Maybe those of us with an hour or two to spare in the week should think of volunteering our help at one of our local schools. They could a reading buddy or just offer their general support in the classroom. First hand experience in the modern classroom is a real eye opener

      • Ann Other says:

        Check the research, not The HMI.

      • JE says:

        I would suggest that Ann Other uses a recent study (such as the Education Endowment Foundation or ) as a basis for commenting rather than dated research.

        ” The latest research, however, shows that when TAs are used in a focused way – to deliver structured, high-quality support to small groups or individual children – pupils make an additional two to four months’ progress.”

        Not insignificant when you factor in that LSAs/ TAs are frequently used to support the children with the greatest challenges.

  3. AK says:

    Penarthworldblog, you are confusing the PTA and the Governing Body; two totally different organisations with different responsibilities.

  4. PenarthParent says:

    The Evenlode PTA has been one of the highest earning school charities in Wales for 10 years. With 300 families in catchment, 150 of whom contribute £7 per month direct debit to fund tablets which the school wouldn’t otherwise have, the school constantly relies on the goodwill and generosity of parents – hardly fair to call on us to step up to the plate we are already filling. The PTA funds play and sports equipment, science shows, reading books,, drama, IT, furniture and more. It has paid for all outside play equipment at the school, the school pond, planning application fees for the hall and basic items like waterproofs and aprons. Children contribute by bringing their own writing materials to school and selling items like snacks and smoothies to raise funds. You’d be hard pressed to find a more diverse range of fundraising activities at another school.
    Parents also already pay voluntarily in full for all trips, the issue for the school is staff cover as trips cannot run using parents alone. Trips take staff away from the classroom and those classes have to be covered.
    The school pays £150 a day for supply teachers when teachers are absent due to non illness related events like meetings, overseas trips etc. I think most parents and children feel that there are a lot of supply teachers in use at Evenlode. Other local schools use their LSAs to cover short term absences without issues and save the £150 to boot. Of course if you don’t have Lsa’s you don’t have that option.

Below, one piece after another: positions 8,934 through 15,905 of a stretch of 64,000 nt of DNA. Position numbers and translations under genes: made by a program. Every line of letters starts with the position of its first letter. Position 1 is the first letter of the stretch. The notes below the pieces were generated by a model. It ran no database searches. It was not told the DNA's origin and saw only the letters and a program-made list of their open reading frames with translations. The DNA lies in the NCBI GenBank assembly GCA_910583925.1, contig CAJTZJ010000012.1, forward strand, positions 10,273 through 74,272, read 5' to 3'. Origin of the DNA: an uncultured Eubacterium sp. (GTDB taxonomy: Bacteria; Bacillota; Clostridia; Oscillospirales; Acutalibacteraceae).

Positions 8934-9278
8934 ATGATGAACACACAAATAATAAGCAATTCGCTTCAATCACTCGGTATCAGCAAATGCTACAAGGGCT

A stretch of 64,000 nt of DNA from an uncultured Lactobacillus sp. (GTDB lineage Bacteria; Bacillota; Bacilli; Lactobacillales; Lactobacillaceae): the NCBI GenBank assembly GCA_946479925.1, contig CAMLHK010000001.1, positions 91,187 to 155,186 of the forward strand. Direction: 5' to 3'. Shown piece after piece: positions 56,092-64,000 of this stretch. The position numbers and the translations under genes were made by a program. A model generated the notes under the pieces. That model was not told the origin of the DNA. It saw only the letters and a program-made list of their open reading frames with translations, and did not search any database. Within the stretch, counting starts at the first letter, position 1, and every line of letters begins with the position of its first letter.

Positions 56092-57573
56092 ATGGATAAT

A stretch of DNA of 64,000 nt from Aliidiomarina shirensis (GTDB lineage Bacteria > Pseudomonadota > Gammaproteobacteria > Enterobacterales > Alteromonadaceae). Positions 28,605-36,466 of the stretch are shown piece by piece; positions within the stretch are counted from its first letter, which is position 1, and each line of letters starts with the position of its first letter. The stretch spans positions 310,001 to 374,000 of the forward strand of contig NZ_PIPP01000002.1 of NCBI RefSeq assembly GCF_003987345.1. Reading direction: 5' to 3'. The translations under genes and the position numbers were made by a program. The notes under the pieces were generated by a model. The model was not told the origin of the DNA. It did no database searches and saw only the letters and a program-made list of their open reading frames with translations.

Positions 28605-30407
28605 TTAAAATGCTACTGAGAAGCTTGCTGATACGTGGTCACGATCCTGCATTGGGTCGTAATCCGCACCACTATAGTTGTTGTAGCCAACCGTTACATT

As an alumni if you would like to set up and organise a reunion fundraiser I’m sure the school would be most grateful.
    Times are tough for all schools, especially so for those in the Vale. I note that Evenlode has the only deputy head without a class responsibility in Penarth, it also has a school administration team of 3, more than any other primary. Your opinion of the head (and parents choice of transport) is just one and not shared by all. The school has lost trgular rental income from a local successful gym club and a private out of school club operator. In business losing two of your largest income sources would be seen as poor management..
    The management team and governors need to find new income streams, and look at the costs of staff who perform admin / management functions. Victoria primary only has a marginally greater income than Evenlode. It’s deputy head teaches year 6 full time and much less whining about budget cuts takes place.
    I’m sure there are vacancies, or soon to be vacancies on the governing body for interested members of the community who would like to contribute.

    • JE says:

      In order to utilise HLTAs ( who know the pupils well, are aware of the standard of work to be achieved for individual pupils and the teaching methods employed in that setting) in place of expensive supply cover ( often very inexperienced and often not the best teachers out there!) , schools need to invest in continuing professional development and training of their most experienced LSAs and to be prepared to employ appropriate staff at that higher level. HLTAs are independently assessed against the same professional standards as teachers but sadly in some schools, up-skilling and training for LSAs is the first thing to go. Most Head Teachers would agree that skilled support staff provide excellent value for money.

  5. The Dairy Farmer says:

    Gosh,Nicky first saving the Pavillion, then then the Yacht Club and RNLI, now Evenlode
    School, I quiver to imagine what next. Still no answer about the money you raised for the new unit you never built at Velindre, through extravaganzas at Dorchester and St. Davids Hotel, only £1100
    We managed really well in Penarth while you were saving Dubai, didn’t think about us then!

  6. Ex pupil Evenlode says:

    Teaching assistants! Get rid of them all.
    This just sums up the UK, productivity at an all time low.
    Assistants to help the assistants to help the stand-in teachers, while the real teachers are learning how to be better teachers. And we wonder where the money has gone?
    Like some comedy sketch show.

    Half of classes are either autistic, have ADHD, special needs or are just plain stupid.

    • Evie Leyshon says:

      Thanks for the heads up ex pupil. I assume you were in the latter category

  7. snoggerdog says:

    when i attended first victoria then cogan academia my chums? & i soon noticed our teachers had a full range of assistants e.g. a cane ,a dap & a rule, one teacher who lived in grove place & was for some inexplicable reason permanently ANGRY,used to come up from behind & flick your ear hard,i think he enjoyed more than we did,but he never showed it ! i think he would have made a better dungeon master than head master.

  8. E Vole says:

    I cannot believe finding is linked to those receiving state paid school meals. Work hard to build a good life for you and your family and your children are punished in the funding that their school receives and the education they get. Nice Labour seems fair.

  9. CelticMan says:

    A mostly blizzare set of responses to this article. I despair!

    • Peter Church says:

      I always find that when people are confronted by argument and opinions outside their normal circles and sets of beliefs they seem to just regard them as blizzare. (sic.)

  10. Reluctant Tory says:

    Why would maintenance, books, wages, utilities be any cheaper in a nice area? 48th out of 48 in terms of funding: flawed socialist logic.

    By the way I drive a 4×4 which also has no logical impact on the cost of my child’s state education versus any other child in the U.K.